‘The much smaller size of NZ’s economy means it would probably be hitching itself to the stronger Aussie dollar.’A CURRENCY union between Australia and New Zealand has been rejected by top economic think tanks in both countries, with Europe’s woes with the euro weighing heavily on the proposal.
For decades a shared currency has been floated by economists as one way of reducing business costs and boosting trans-Tasman trade and investment. The ”Anzac” was suggested as a name.
A joint discussion paper from the productivity commissions of Australia and NZ will dismiss the proposal today. It says that without political integration, the move would give each country less flexibility in managing its economy.
Monetary union would require interest rates to be the same in both countries, giving them less room to respond to local economic conditions. Currencies also tend to act as ”shock absorbers” for economies, by falling in times of weakness, which helps to make exporters more competitive.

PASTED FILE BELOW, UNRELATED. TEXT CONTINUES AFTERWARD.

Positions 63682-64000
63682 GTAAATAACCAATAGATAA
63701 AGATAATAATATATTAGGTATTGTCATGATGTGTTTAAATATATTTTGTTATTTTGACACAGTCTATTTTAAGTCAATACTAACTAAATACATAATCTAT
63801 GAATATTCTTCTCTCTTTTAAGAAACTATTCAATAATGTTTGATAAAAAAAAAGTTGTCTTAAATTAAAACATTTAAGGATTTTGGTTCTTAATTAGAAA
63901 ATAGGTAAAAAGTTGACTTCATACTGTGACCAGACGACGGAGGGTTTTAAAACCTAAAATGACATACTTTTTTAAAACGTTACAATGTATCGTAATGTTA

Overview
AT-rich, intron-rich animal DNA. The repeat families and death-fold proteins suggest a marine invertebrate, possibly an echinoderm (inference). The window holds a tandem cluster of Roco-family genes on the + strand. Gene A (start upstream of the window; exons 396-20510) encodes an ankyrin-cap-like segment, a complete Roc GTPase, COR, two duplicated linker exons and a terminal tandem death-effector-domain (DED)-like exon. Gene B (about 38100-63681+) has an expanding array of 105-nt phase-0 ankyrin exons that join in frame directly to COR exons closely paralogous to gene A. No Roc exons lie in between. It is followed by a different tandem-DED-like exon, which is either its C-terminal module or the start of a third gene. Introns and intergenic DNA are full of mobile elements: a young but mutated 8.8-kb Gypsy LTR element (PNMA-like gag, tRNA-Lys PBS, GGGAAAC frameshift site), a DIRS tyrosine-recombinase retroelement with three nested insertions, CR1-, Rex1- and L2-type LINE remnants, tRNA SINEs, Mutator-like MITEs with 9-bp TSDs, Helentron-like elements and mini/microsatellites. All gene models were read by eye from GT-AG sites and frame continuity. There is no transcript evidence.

But the much smaller size of NZ’s economy means it would probably be hitching itself to the stronger Aussie dollar.
While the paper conceded trade may be increased by a common currency, it added: ”Monetary unions also entail some risks. They imply a loss of autonomy over monetary policy and exchange rate flexibility, which are important tools for macroeconomic stability. There are few instances where monetary union has worked effectively without some degree of political union.”
The proposal for a single currency was examined as part of an inquiry into how to deepen economic relations between Australia and NZ.
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